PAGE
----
Here at Caputo’s, we love to marry tradition with innovation in the most delicious ways. You may or may not be surprised to know that chocolate and cheese actually make a marvelous match. If you need further convincing, take one of our pairing classes and allow your doubts to melt away in sweet cheesy bliss. Or come into a Caputo’s near you and ask us to illuminate you with some of our favorite pairings! You can even let Blue’s Chocolates do the pairing for you and try filled chocolates like parmigiano and honey, Double Skull Taleggio and red wine, and chabrin reserve and fig (using Caputo’s cheeses and Solstice chocolate!).
And lest you think a blue cheese truffle might come as a bit of a shock to your palate, rest assured that the blue cheese we picked for this recipe, called Fourme au Moelleux, is a dainty dame of a blue cheese. It’s not without a punch, but the brashness of the blue is a balanced by a tantalizing floral note. And because we are passionate about preserving food traditions, a cheese like Fourme au Moelleux serves not just as a palate-pleaser, but reads like a volume of history, preserving time and place in its rich blue veins. You can tell your friends while serving them that Fourme au Moelleux is actually a newer innovation to an ancient cheese called the Fourme d’Ambert. Originating in the Auvergne region of France, it has been produced using traditional methods since Roman times. Rodolphe Le Meunier (a.k.a. “the world’s best cheesemaker”) injects the creamy paste with Vouvray wine to amplify the flavors, a beautiful innovation to an ancient classic. Paired with Valrhona chocolate, a consistent and quality favorite among Michelin 3 star chefs, the truffles that result are unique and alluring, but subtle enough to please even your pickiest dinner guest.
In a small saucepan, heat the cream until boiling. Pour over the 8 ounces of chocolate in a small bowl, stirring until smooth. Let it sit until it arrives at room temperature. Then stir in the cheese and cover with plastic wrap, pressing the plastic wrap so it’s touching the ganache (to prevent condensation).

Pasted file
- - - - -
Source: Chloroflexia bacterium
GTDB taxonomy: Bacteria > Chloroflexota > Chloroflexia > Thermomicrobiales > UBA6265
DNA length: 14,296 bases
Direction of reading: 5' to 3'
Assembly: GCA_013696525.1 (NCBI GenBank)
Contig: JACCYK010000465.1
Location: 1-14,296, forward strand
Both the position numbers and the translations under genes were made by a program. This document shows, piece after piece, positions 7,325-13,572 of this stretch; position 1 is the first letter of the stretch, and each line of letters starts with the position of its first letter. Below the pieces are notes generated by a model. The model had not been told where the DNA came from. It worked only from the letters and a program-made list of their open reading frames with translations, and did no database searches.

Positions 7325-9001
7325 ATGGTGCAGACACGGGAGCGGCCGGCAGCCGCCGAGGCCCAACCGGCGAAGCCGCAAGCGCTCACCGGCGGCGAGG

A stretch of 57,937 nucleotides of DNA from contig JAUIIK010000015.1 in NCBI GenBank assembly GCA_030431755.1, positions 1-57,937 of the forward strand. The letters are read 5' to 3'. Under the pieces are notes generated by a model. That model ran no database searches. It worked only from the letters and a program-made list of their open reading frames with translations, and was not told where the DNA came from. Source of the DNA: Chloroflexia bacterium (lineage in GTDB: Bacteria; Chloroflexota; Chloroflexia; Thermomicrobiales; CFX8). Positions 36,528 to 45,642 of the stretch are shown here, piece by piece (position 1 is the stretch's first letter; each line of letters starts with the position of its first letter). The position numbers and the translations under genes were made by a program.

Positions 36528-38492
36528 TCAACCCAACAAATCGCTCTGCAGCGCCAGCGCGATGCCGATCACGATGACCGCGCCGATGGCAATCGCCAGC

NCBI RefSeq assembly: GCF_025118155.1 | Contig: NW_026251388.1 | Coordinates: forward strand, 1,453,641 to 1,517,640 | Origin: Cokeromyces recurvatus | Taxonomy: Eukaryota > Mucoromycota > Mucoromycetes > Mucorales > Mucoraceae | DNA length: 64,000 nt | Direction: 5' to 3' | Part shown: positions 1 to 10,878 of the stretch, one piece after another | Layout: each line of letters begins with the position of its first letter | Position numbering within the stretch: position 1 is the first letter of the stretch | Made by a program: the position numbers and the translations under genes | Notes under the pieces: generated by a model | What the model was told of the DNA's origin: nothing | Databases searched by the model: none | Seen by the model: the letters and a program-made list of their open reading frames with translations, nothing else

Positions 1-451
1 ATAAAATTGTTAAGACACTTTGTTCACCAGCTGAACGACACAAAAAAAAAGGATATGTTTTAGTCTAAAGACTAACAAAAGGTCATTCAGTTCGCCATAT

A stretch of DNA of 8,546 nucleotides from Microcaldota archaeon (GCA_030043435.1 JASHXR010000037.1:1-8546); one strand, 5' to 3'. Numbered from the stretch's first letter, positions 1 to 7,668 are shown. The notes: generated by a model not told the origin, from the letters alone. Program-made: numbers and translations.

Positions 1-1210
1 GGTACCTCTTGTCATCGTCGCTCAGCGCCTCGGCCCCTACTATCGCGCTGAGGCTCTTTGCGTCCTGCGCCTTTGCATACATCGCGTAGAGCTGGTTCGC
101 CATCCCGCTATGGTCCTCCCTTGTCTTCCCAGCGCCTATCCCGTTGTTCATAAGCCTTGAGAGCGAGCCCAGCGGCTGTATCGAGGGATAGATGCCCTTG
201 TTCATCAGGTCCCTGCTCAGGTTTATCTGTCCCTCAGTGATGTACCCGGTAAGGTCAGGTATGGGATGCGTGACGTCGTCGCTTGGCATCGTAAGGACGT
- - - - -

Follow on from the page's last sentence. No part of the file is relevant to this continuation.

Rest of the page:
Refrigerate for about an hour until the ganache is firm enough to roll into balls.
Scoop out the ganache with a spoon and roll it into a ball, placing the formed balls on a plate. Any size is fine, but I prefer to make blue cheese truffles a little smaller since they are so rich. You can ensure that they are perfectly round or a bit more “rustic” looking. Chocolate truffles were named after the original truffle, as in the mushroom-like fungus that grows on tree roots, so if your truffles end up bumpy and imperfectly round, tell your friends that they more fully resemble their namesake!
When all of the ganache is rolled, cover them and put them in the freezer for about 30 minutes. Meanwhile, melt the remaining two ounces of chocolate using a double boiler (or make your own by placing a metal bowl or smaller pan over boiling water). Pour the melted chocolate into a deep and narrow container (I use a short glass). You’ll want the truffles to be fully submerged in the chocolate, so keep that in mind when choosing a container. After the chocolate has cooled slightly, drop a ganache ball into the chocolate. Make sure it is fully coated, and then lift it out with a fork, letting the excess chocolate drain off before rolling the truffle off the fork and onto a plate or parchment paper. Continue with the rest of the truffles. Let the chocolate shell harden and the truffles come back to room temperature, when the ganache is most creamy and delicious.
It may seem overwhelming, but making truffles is actually quite simple (the hardest part is coating them with chocolate without making a mess!), and the blue cheese adds a savory, creamy dimension that you’ll love. Join us in delicious innovation on old classics, and tell us how your adventures go!